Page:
News: Environment Agency to fine hundreds of firms for ESOS non-compliance

As many as 500 firms are set to be hit with fines of up to £50,000 from the Environment Agency (EA) after failing to comply with Phase 1 of the Energy Savings Opportunity Scheme (ESOS).
The EA has already issued 300 enforcement notices to companies, with 200 more expected to be handed out this year, after a number of businesses incorrectly claimed that they did not qualify for the scheme.

The future of ESOS had been questioned following the Government’s 2015 energy efficiency tax landscape review, while Brexit also put the scheme into a state of confusion, as ESOS had been introduced in response to the European Commission’s 2012 Energy Efficiency Directive, which may not apply to the UK when it leaves the EU.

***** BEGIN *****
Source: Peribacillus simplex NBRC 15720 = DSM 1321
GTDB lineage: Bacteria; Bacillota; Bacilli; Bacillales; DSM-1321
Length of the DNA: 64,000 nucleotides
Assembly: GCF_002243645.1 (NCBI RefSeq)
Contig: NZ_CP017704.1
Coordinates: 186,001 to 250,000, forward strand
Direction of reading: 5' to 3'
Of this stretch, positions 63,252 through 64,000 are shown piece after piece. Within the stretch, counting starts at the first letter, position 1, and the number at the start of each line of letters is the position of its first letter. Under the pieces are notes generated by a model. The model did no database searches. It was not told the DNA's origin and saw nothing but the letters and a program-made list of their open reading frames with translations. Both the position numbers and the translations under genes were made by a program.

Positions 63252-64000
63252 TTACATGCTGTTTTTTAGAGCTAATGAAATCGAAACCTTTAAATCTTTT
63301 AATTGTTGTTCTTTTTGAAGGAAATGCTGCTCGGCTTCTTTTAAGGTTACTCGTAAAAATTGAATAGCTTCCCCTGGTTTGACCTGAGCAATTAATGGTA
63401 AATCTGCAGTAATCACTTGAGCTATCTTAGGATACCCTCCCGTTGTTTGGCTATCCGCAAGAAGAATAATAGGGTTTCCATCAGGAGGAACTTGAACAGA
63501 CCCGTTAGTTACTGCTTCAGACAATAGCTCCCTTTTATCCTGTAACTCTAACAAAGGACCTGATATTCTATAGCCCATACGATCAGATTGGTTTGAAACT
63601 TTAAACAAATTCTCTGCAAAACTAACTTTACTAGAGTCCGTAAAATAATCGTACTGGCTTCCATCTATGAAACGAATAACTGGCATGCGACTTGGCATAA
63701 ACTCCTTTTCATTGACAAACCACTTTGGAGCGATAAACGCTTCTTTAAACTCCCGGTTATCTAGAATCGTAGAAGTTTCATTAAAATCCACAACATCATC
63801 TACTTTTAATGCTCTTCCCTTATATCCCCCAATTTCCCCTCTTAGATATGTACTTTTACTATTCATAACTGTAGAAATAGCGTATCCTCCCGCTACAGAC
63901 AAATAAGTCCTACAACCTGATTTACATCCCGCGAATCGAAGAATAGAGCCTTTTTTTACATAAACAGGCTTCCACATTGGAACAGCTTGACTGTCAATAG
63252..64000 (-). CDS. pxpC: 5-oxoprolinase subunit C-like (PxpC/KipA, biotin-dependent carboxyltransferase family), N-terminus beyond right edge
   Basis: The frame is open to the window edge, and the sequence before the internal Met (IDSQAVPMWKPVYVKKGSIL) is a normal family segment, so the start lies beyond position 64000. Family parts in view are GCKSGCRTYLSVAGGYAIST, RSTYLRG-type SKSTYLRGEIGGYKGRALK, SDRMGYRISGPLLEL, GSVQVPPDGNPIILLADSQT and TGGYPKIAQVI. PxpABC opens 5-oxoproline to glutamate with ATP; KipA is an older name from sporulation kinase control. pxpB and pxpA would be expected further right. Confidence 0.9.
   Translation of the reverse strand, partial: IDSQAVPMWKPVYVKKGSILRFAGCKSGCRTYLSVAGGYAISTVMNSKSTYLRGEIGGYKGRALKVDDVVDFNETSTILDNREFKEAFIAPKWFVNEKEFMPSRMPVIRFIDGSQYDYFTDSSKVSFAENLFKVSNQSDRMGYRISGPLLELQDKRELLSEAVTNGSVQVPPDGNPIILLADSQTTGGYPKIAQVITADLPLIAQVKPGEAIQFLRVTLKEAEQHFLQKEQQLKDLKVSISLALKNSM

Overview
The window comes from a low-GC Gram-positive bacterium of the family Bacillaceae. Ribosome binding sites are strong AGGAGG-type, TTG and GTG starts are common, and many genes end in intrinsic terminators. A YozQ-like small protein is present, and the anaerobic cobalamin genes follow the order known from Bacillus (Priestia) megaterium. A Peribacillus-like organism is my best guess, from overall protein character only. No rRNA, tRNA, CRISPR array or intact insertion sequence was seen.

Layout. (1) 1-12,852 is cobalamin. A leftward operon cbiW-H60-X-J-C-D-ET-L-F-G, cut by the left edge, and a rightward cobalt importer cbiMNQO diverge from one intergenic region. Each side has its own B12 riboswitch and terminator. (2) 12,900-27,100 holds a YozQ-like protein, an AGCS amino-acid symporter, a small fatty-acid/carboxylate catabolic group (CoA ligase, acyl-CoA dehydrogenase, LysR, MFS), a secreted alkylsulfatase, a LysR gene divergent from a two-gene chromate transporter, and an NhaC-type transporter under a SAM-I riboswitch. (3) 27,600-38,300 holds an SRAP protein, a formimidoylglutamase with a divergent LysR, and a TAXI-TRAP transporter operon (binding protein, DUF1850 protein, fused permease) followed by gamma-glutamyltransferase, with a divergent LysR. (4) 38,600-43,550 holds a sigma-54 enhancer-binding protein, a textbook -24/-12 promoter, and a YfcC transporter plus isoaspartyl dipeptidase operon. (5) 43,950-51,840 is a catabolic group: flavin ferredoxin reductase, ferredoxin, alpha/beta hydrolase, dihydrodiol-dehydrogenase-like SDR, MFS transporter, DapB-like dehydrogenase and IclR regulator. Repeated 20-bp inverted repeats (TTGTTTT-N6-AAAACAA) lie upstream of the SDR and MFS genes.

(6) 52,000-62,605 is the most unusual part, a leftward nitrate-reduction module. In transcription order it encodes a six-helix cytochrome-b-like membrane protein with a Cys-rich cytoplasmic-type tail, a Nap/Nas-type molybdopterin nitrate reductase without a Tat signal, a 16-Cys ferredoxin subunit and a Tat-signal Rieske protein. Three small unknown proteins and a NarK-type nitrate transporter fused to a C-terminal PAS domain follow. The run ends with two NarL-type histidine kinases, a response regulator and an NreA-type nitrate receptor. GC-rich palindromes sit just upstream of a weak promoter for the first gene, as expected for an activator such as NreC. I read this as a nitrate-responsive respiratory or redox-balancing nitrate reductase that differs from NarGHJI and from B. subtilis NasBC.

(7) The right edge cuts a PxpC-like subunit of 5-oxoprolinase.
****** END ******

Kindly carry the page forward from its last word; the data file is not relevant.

A spokesperson for the EA told EiBI: “We received notifications from around 1,000 organisations via our online portal stating that they do not qualify for the scheme. As part of our investigation work we have assessed over 80 per cent of these organisations to ensure that they have correctly assessed their status.

“As a result, we have identified a number of organisations that have incorrectly assessed themselves as non-qualifying. We will be serving enforcement notices on these organisations during this financial year.”

Sebastian Grey, director of consultancy 2EA, is encouraging all participants who qualify for Phase 2 to start gathering relevant data now and choose a route to compliance.

“The end of phase 2 is 2019. The reason we have recommended data collection and compliance routes now is because, unlike phase 1, phase 2 has a couple more years for participants to get organized, and there is no excuse not to be. Otherwise, we will have a repeat of phase 1, where everyone is cramming the process of ESOS into one year, which is not good business practice,” he said.

The ESOS requires businesses with more than 250 employees, £40m in annual turnover or a balance sheet of more than £34m to complete an officially approved energy efficiency audit every four years, with around 10,000 companies falling under the regulations and having to comply last year.

Source: Energyzine